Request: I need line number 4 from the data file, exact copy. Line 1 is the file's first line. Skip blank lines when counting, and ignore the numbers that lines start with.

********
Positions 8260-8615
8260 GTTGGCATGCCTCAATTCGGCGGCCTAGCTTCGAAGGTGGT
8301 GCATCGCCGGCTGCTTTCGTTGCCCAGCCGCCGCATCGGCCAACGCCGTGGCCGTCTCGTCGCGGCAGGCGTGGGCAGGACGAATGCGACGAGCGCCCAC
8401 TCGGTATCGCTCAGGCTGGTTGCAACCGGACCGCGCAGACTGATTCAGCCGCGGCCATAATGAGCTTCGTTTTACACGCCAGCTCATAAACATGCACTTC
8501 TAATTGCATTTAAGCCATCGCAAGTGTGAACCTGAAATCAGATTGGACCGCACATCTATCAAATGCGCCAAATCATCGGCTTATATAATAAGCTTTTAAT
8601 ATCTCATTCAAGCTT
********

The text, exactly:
8401 TCGGTATCGCTCAGGCTGGTTGCAACCGGACCGCGCAGACTGATTCAGCCGCGGCCATAATGAGCTTCGTTTTACACGCCAGCTCATAAACATGCACTTC